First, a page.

A time to weep, and a time to laugh;
a time to mourn, and a time to dance.
My husband and I planned to attend three weddings this summer. At the moment, the two earlier weddings have been cancelled while the third dangles in uncertainty on our calendar. We looked forward to celebrating with each couple. I would have found it encouraging and, yes, a bit romantic, to wish these hopeful spouses all of the best for their futures together.
I admit that I also looked forward to dancing at their receptions. I usually begin with a slow dance in my husband’s arms. Afterward, he retreats to join anyone else who isn’t dancing while I continue on with a friend or family member whose spouse has also retreated from the dance floor. In the end, the dancer within me takes over for as long as I can move. Though she sometimes has a difficult time guiding my feet into the prescribed steps for a given dance, she always succeeds in freeing me to abandon my inhibitions and to rejoice in the music at hand.
Needless to say, there will be no such dancing for us in the foreseeable future. Still, the words I cited above from Ecclesiastes nudge me to try. I truly believe that God intentionally created us with the ability to party. This is one of God’s most creative ways of reminding us to take the time to relax and not to take ourselves or this life too seriously. Like you, I know we’re immersed in one of the most serious times of our lives. Still…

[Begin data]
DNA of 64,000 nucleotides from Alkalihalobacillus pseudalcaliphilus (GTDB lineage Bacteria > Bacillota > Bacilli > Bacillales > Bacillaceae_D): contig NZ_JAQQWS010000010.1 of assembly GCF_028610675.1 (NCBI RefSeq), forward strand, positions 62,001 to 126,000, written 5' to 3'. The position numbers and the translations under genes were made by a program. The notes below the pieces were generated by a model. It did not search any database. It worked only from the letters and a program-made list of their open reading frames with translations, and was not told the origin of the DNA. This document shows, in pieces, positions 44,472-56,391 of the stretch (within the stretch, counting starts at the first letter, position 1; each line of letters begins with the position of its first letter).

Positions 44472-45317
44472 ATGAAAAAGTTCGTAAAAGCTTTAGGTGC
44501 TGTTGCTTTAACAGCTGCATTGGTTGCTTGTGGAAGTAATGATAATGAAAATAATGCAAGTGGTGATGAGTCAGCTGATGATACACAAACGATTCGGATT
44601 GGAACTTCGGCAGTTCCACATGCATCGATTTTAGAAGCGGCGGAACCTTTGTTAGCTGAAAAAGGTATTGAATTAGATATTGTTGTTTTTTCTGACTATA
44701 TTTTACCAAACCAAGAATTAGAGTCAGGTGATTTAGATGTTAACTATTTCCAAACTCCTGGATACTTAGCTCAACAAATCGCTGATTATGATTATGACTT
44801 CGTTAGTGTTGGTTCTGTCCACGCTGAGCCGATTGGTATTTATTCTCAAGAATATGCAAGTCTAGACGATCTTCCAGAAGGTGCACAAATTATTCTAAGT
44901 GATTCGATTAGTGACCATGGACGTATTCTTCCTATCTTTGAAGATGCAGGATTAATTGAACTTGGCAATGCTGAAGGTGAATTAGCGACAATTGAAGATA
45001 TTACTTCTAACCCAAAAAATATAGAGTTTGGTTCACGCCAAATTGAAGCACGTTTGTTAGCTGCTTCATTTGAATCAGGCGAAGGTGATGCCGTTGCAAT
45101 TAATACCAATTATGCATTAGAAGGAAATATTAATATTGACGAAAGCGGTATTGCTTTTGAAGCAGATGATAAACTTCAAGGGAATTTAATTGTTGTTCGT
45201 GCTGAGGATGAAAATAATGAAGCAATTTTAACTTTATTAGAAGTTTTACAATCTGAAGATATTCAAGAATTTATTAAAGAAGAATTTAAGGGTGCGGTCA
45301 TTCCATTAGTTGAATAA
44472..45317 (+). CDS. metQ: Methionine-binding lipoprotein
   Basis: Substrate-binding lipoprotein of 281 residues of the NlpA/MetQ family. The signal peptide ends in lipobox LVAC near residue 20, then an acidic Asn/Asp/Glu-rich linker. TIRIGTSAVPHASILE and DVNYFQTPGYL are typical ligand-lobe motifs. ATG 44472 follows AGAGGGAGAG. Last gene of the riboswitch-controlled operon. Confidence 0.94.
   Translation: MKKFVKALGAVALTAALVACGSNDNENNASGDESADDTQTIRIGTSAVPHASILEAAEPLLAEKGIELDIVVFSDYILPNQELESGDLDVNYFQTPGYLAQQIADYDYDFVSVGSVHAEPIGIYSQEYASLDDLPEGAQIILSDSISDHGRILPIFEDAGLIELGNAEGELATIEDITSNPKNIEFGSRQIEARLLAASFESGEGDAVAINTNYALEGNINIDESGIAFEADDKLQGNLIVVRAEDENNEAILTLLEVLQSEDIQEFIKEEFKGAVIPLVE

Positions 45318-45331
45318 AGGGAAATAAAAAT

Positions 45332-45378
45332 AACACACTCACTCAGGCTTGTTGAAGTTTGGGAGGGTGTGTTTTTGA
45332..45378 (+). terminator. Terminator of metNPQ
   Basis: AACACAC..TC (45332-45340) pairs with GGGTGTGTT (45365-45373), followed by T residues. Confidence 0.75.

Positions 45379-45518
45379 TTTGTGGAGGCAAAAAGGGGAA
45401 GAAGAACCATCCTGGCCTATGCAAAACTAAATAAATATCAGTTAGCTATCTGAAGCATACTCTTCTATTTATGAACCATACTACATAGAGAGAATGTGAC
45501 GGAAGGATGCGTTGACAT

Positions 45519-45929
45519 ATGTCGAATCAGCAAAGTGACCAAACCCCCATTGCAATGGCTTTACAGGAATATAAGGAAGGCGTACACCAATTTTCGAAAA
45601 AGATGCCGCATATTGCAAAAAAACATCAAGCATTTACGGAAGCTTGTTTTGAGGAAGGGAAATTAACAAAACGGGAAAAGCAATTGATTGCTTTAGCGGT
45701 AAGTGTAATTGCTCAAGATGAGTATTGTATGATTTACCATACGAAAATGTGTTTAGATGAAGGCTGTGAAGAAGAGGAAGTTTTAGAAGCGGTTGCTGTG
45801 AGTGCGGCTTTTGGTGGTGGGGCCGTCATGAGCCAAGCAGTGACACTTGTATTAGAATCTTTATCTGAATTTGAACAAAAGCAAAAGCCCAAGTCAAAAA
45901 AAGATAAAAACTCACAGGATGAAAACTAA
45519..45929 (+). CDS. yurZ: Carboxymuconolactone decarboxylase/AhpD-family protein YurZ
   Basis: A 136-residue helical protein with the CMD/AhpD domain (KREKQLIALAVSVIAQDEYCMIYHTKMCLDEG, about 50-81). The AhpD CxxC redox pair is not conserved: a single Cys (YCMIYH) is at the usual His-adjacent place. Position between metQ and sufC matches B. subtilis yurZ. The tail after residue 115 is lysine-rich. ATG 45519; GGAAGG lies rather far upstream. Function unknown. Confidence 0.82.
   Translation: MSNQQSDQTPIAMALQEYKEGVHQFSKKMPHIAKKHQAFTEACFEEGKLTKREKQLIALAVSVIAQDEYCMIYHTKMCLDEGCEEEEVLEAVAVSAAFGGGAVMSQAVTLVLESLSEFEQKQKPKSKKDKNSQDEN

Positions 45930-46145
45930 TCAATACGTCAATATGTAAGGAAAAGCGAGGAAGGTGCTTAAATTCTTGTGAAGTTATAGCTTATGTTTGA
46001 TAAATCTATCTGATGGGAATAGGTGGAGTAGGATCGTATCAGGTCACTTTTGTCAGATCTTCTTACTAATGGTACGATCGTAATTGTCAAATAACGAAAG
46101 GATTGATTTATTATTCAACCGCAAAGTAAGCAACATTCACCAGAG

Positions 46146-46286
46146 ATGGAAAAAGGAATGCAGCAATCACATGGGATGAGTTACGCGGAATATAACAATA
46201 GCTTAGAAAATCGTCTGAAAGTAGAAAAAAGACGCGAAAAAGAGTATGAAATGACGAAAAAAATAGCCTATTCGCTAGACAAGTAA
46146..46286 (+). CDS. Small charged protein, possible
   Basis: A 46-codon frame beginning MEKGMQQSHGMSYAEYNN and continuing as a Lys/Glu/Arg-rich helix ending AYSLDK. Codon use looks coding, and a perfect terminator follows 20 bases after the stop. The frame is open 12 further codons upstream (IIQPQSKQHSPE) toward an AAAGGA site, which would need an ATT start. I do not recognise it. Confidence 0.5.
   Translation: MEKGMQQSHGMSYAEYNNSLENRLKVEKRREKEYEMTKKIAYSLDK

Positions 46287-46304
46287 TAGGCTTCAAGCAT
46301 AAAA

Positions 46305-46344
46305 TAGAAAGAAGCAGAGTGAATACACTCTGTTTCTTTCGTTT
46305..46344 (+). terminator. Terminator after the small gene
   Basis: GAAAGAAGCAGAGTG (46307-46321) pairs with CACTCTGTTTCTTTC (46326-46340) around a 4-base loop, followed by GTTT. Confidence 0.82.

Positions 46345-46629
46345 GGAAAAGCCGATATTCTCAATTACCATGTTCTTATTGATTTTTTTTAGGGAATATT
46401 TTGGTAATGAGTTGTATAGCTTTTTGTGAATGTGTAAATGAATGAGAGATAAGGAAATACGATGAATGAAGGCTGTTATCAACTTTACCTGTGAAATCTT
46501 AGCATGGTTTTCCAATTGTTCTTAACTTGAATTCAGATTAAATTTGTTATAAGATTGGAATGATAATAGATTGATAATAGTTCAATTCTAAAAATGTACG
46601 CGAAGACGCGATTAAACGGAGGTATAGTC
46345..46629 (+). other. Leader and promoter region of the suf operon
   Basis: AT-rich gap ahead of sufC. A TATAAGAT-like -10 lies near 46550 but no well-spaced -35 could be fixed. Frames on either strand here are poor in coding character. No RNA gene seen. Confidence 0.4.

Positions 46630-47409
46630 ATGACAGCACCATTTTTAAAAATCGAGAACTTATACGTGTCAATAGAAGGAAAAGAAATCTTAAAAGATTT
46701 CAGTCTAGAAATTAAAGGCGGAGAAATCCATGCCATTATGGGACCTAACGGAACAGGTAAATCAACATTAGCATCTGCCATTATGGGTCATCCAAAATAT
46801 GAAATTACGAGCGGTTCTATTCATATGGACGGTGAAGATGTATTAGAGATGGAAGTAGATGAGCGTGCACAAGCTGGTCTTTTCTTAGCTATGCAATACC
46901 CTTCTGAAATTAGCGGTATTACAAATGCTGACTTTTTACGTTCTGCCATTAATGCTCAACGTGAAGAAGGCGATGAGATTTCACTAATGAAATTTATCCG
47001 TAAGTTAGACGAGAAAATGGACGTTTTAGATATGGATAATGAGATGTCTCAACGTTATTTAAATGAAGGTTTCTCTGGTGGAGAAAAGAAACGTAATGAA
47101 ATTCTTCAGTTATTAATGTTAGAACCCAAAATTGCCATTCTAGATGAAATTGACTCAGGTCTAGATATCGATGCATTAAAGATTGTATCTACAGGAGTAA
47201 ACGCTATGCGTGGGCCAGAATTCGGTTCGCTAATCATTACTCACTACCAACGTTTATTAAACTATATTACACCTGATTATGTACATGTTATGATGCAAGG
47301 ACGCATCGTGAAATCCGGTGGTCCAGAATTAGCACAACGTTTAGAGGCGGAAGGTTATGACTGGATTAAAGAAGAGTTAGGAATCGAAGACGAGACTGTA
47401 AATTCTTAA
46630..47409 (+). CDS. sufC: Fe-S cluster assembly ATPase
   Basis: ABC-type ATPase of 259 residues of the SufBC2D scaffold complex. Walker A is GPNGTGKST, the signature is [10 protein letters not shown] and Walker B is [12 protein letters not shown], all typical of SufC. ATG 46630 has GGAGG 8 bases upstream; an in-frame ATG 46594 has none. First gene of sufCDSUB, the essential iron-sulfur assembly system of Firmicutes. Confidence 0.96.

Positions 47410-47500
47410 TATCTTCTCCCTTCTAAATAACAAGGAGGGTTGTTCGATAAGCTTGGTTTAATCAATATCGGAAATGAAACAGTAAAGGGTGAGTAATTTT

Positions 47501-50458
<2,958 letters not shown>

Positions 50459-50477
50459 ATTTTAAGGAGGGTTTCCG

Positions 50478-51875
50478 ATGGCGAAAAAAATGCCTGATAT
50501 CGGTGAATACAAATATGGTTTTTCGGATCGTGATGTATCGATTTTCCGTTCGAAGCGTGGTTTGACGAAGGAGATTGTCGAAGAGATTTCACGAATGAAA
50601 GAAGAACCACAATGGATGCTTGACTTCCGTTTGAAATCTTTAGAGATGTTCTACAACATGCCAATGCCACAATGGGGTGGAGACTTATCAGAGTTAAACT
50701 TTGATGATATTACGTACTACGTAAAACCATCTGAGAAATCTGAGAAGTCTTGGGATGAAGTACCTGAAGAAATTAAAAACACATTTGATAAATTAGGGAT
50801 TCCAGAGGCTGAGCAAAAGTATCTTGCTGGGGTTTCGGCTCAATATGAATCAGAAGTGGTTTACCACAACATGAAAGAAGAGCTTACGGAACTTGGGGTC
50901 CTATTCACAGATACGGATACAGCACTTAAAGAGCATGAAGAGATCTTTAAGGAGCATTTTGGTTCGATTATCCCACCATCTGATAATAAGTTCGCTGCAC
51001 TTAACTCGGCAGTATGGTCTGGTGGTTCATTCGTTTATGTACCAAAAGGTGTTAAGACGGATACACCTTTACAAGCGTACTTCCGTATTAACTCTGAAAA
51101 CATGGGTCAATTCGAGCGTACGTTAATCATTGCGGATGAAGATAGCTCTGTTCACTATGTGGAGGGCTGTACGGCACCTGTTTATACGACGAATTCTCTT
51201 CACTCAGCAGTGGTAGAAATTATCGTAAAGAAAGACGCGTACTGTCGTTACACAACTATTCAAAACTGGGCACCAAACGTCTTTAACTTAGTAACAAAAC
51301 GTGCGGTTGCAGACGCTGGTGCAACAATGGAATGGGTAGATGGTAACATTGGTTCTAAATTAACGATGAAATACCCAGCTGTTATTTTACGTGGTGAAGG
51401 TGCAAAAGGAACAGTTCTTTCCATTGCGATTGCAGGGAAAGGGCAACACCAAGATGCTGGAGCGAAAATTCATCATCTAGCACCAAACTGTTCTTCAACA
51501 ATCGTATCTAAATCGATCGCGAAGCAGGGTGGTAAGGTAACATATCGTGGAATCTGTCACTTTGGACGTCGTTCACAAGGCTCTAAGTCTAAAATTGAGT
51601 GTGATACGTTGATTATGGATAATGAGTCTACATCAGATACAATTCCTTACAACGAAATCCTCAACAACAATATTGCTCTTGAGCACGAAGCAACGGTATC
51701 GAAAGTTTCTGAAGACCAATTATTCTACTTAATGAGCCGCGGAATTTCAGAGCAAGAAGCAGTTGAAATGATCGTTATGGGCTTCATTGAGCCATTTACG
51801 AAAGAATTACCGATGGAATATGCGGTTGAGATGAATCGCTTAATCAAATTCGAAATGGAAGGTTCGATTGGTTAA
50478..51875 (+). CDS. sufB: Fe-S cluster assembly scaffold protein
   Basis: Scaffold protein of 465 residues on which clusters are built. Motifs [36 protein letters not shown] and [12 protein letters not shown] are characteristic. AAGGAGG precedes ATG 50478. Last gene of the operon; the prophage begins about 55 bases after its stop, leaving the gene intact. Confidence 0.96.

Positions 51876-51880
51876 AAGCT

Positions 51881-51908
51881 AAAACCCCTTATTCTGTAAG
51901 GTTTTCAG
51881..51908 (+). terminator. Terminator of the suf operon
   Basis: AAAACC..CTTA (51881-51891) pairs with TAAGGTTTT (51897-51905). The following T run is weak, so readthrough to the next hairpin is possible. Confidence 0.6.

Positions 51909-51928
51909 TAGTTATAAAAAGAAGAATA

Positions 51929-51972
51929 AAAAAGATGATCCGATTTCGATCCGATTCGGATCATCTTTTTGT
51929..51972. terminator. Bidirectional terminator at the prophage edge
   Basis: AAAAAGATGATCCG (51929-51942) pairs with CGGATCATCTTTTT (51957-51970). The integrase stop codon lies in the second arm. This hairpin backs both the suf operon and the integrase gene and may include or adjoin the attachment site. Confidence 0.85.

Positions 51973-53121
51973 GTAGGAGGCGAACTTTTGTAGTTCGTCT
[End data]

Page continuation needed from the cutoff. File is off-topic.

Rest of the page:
…Our grandchildren amuse us with three-way FaceTime calls. Friends resend emails and Facebook posts which force us to laugh aloud. We walk outdoors and shout cheerful greetings to those we see while social distancing at twice the prescribed footage. We telephone those we love, but cannot see and we pray for everyone. Yes, we are in this together and we are called to turn our mourning into dancing whenever we can!
Gracious God, thank you for our ability to transform our tears into laughter and our mourning into at least an attempt to dance.
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